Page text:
I was not sure what to expect from myself or what the course would be like during the race. The course thankfully ended up being almost totally flat on Martin Luther King Boulevard, and I ran better than I thought I would. I’ve only been running 15-20 miles a week (usually 4 times a week) with one day of lifting and also general strength and core. I ended up running 19:14. But my GPS watch did say 19:05 for a 5k. I hit 5:57 for the first mile and felt rather comfortable. About a mile and half into it when we turned around I started to feel it. The second mile was 6:08 and the final one was 6:24. Despite the pain, I enjoyed the feeling of being in a race again even though I’m not in good enough shape to really race to be competitive yet. After turning around, I ran by everyone on the other side and lots of them would cheer. Despite having 1300 people or so, the race really was not super competitive and my time got me 8th place overall. I’ve got another 5k coming up on September 30th at Frankford High School in Philly that is related to City Year. Hopefully I can drop some time and rep my City Year team well.

Image result for philly rock and roll 5k


Mr. Jamie Hartop

Congrats to my man, Jamie! He’s been running a lot starting from early summer to get himself into great shape and today it seems all that hard work showed. Firstly, the hard work has already been showing: he crushed a couple of 5ks the past couple of weekends (both 17:15 on the roads). Today, he demolished a half-marathon. He ran 1 hour, 19 minutes and 53 seconds for an average mile pace of 6:05. That is really god-damn fast.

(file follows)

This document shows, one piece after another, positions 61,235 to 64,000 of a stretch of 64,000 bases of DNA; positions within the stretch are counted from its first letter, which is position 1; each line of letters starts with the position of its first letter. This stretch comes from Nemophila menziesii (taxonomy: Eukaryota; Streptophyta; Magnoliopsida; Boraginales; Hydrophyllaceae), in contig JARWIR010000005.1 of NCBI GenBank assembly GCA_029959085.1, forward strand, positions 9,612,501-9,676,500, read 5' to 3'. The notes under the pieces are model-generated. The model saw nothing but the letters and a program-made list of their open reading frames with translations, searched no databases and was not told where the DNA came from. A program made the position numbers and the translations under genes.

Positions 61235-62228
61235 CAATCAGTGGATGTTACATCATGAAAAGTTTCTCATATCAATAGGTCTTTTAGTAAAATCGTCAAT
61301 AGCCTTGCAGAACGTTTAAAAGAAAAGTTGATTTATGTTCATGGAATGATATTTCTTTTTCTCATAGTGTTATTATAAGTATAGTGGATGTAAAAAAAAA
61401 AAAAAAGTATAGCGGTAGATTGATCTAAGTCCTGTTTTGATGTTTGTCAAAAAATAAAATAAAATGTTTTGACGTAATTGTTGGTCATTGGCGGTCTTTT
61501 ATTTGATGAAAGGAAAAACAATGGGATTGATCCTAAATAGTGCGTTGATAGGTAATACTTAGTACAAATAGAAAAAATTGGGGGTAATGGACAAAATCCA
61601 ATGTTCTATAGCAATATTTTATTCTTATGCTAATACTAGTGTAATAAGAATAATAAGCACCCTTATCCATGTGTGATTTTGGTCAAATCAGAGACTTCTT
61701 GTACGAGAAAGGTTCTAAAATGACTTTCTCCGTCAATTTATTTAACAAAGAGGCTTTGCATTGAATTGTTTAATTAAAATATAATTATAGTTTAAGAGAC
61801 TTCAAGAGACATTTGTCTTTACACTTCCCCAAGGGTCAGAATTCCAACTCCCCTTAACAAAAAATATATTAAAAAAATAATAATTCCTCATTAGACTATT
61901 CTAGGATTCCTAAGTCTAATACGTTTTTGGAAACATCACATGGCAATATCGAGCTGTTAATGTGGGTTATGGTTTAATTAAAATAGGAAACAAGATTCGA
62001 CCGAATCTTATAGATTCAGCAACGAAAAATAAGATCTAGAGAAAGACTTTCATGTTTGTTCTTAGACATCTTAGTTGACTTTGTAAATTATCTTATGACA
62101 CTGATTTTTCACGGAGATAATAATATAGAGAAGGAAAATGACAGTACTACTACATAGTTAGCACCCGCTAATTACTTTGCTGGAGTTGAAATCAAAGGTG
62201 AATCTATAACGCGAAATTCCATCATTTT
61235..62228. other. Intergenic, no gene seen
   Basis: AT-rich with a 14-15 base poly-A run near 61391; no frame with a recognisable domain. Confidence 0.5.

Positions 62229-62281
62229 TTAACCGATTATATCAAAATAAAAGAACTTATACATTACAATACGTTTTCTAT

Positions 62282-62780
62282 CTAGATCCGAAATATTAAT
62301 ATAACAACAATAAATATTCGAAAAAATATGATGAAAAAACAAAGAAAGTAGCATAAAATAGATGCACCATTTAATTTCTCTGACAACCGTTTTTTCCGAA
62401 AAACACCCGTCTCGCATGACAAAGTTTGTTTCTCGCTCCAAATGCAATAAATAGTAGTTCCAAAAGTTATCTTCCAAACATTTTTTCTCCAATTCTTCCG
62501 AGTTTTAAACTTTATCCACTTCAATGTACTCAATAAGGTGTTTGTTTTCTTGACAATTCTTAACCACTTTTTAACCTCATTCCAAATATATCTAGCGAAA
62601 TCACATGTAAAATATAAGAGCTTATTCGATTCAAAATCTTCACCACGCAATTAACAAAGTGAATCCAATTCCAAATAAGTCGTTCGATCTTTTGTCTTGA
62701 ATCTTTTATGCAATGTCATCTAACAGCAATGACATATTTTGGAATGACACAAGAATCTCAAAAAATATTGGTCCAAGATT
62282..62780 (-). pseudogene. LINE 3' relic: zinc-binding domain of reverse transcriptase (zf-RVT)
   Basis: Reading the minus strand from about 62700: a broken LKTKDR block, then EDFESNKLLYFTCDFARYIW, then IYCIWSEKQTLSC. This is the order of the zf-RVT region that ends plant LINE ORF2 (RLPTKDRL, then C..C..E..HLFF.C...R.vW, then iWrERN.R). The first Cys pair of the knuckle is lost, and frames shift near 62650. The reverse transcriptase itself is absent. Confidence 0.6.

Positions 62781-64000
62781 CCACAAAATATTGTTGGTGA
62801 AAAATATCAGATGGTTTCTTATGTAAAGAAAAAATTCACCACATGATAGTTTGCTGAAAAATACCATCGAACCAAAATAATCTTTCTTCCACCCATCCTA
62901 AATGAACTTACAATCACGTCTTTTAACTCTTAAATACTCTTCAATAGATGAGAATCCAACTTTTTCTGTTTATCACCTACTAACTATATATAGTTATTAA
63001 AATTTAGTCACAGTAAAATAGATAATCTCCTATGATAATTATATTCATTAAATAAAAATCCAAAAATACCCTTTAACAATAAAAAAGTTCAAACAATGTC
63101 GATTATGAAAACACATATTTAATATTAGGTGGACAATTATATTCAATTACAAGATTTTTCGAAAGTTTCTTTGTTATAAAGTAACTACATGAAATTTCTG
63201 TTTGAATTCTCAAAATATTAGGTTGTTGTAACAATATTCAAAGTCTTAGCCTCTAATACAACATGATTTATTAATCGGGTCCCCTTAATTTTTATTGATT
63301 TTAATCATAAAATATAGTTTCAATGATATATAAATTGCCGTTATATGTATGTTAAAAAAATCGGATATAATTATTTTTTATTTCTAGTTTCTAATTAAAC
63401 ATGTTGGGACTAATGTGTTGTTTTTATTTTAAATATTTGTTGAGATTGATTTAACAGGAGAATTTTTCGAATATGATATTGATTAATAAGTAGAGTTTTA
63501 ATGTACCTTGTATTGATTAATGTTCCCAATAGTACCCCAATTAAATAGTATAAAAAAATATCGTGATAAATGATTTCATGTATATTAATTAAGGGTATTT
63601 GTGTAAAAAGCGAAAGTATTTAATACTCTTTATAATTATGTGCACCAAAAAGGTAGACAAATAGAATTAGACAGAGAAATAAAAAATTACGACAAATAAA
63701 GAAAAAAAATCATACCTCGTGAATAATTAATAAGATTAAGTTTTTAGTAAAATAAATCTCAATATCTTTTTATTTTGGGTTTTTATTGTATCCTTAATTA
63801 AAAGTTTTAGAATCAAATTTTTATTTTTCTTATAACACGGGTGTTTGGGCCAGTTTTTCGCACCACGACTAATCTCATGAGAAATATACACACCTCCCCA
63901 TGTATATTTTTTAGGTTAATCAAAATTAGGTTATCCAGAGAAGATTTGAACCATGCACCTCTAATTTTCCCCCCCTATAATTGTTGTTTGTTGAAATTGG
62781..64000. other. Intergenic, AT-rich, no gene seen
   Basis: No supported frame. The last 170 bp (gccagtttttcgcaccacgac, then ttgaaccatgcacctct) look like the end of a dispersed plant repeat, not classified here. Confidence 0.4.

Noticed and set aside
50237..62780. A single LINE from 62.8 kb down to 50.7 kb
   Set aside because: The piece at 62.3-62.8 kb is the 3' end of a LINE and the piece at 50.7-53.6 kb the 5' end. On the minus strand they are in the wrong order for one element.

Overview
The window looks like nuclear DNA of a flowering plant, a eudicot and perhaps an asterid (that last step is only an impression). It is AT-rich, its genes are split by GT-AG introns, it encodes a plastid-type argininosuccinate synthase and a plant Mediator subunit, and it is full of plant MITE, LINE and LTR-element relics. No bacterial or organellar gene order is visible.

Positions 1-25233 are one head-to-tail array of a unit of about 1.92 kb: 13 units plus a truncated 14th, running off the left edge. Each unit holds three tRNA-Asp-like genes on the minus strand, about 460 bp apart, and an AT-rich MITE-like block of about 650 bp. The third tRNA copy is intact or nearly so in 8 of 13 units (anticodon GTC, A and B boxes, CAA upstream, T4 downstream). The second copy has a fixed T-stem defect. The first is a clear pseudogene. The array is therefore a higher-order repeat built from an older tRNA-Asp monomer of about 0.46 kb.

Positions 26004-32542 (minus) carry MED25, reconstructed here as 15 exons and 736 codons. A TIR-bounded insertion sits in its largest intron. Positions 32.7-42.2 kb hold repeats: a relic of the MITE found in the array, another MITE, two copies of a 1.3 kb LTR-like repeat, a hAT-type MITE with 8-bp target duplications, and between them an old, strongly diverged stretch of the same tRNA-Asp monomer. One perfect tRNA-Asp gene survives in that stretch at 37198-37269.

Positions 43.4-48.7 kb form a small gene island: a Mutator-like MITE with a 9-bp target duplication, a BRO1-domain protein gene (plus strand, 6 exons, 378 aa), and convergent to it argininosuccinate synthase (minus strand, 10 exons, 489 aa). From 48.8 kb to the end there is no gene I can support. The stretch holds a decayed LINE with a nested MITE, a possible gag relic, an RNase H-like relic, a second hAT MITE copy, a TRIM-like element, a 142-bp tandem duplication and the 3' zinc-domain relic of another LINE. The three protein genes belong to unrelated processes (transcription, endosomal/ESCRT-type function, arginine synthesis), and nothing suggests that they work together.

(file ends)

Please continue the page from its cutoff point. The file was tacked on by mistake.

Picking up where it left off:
I’m not sure exactly what mileage he runs per week, but according to Strava he’s been crushing 60+ a week at times. With full weeks of work, that’s really impressive. I’m experiencing what it’s like being tired from full days of work and I give him so many kudos for his efforts. True dedication.

Also this was one of the top google images results so I went with this older picture. He might want you to know that’s he looking even more jacked now-a-days 😉



Last night I joined my old friends/teammates/residents John and James at Ursinus. They were kind enough to let me sleep on their floor. Logan was also generous in letting me borrow his air mattress. I did sleep well despite their freezing cold room (they keep the air conditioner going at night). Ursinus was celebrating Homecoming, but I basically missed any of the celebrations during the day. Instead, I had my own race and got to see VRON crush her race at Kutztown.

It was a lot of fun to catch up with John and James. I liked hearing how they were doing and they seemed to find my City Year stories and the different chants and cheers we do funny. We then headed over to Reimert. That place doesn’t seem to change much. I enjoyed getting to see the other guys on the team. I got to see some fellow alumni but I think I missed a lot of them from the daytime. The track team culture still seems to be solid and I like the newbies. I’m excited to see the guys race at some point and to hopefully be back at some point to enjoy with them some more.

Image result for Ursinus